Sarangi, sitar and double bass

NAPA recently organised a fusion concert in Karachi. Noor Jehan Mecklai was at the scene

Sarangi, sitar and double bass
The recent fusion concert at the Karachi auditorium of the National Academy of Performing Arts (NAPA), organised by Nafees Ahmed, head of the academy’s music department, was certainly a treat for the audience in terms of the variety and the quality of the programme. When the performance received enthusiastic applause, punctuated by loud whistles and cheers of appreciation, it was a bonanza for the performers, who had seen similar enthusiasm from their audience in Jamshoro a few days ago.

This was day two of a music festival titled Sangat. On the first night of the event, the audience was offered a delightful collection of classical music performed by accomplished musicians such as renowned flutist Ustad Salamat Hussain and singer Akbar Ali from Lahore. Four NAPA students also put up a strong performance with Gul Mohammad on thesarangi, and Waqas, Sabir and Babar taking turns on the tabla. A sitar player himself, Ahmed said that organising such programmes was an important part of the efforts to reclaim classical music. “Teaching young musicians how to play the sitar is very dear to my heart,” he added.

Day two’s programme attempted to bridge American and Pakistani cultures. Folk musicians from Sindh and dancers from Baluchistan performed along with the Kentucky Winders, a bluegrass band from the United States invited by the US Consulate-General.

The show opened with a pleasing performance by a Sindhi folk music ensemble, which included a distinct voice of the sarangi. I use the word “voice”, because I am told that the sound of this instrument resembles the human voice more clearly than any other.

Dancers Akhtar Chanal and Abdul Haq were next to appear, accompanied by the impressive Sindhi ensemble. Together, they caused quite a stir among the audience over the combination of two contrary styles of performance.

Akhtar Chanal’s stage presence is altogether magnificent. His Balochi headdress and ornate waistcoat seemed to enhance the grace and quiet dignity etched in the lines on his face. Chanal is a large, bearded fellow but he danced with a ponderous, slow grace confined almost entirely to pirouettes. Somehow, incredibly, his dance never appeared monotonous. His footwork, as he executed his pirouettes, was precise and immaculate. His popular song Danah Pe Danah drew cheers and enthusiasm from the audience as he extolled the virtues and beauties of his home province.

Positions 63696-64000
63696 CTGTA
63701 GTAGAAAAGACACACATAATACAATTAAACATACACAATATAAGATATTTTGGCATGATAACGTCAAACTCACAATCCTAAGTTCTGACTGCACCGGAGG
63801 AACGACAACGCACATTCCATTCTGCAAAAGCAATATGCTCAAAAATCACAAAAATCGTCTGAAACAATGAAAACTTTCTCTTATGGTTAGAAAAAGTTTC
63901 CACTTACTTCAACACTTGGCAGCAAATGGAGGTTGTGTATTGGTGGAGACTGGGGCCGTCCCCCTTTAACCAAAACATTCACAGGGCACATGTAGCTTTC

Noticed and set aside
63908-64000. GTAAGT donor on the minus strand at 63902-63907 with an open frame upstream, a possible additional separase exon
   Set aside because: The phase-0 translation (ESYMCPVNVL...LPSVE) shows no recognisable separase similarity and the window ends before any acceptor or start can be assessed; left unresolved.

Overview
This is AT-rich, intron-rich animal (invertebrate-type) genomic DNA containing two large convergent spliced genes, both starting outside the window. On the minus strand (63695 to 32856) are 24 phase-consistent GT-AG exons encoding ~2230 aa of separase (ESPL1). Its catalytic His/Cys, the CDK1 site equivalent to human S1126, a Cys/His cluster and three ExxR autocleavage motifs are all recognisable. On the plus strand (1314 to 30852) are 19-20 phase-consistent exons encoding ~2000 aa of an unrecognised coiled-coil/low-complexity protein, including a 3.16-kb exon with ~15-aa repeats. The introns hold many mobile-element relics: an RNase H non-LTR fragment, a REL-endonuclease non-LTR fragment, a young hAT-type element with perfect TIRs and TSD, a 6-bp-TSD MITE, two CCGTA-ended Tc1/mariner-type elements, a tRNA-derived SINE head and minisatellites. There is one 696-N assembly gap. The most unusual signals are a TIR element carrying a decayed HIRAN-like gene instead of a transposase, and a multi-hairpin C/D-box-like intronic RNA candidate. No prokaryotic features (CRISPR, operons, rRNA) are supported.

At the same time, slender Abdul Haqm, in his simple garb, moved like a firefly hither, thither and yonder on the stage with his hips gyrating at an amazing speed. Now and then, he would pause to give a staccato interlude on the small, glittering drum placed in the centre of the stage.

Next came the Kentucky Winders, featuring Seth Folsom on the banjo, Nikos Pappas on the violin, Jesse Wells on the guitar and Nick Lloyd on the double bass, giving a nicely combined rendition of Kentucky bluegrass music.

True to bluegrass, one or more instruments played the melody, while at other times only one would take the lead while the others provided accompaniment. It was amazing to see and hear Nikos Pappas, for example, playing his fiddle with such skill or Seth Folsom bringing the best out of his banjo. The group work together with cohesion and ease. Rapid tempos, along with instrumental dexterity, sometimes accompanied by complex chord changes are typical of this genre.

Bluegrass is actually a plant of the Poa genus found in the state of Kentucky.  Its leaves are green but its seed heads are blue. Bluegrass music is a sub-genre of American country and western music. It was inspired by the music of Appalachia, which has been described as “a wellspring of (American) national culture”. It is an area following the spine of the Appalachian Mountains, and includes parts of 12 states including Kentucky. Bluegrass has mixed roots in Irish, Scottish, Welsh and English traditional music, since settlers from these parts arrived in Appalachia in the 18th century, bringing with them their musical traditions. Furthermore, African American musicians, through the incorporation of jazzy tunes, also influenced the genre.

The audience had many expectations from Nafees Ahmed when he took his seat on the stage to perform on the sitar. He collaborated with Jesse Wells on his double bass and Akhtar Chanal and Abdul Haq joined the exotic performance. What they produced together was an amazing combination of instrumentals.

The jugalbandi between the sarangi and the violin was the high point of the evening, with neither instrumentalist making a single error, and the audience marveling at the dexterity and skill of the two soloists.

The grand finale saw all musicians, dancers, Nafees Ahmed and students of NAPA on stage for the performance of the popular folk number Lal Meri Pat along with patriotic songs including Jeeve Jeeve Pakistan and Ye Watan Humara Hai with tumultuous applause from the well-satisfied audience.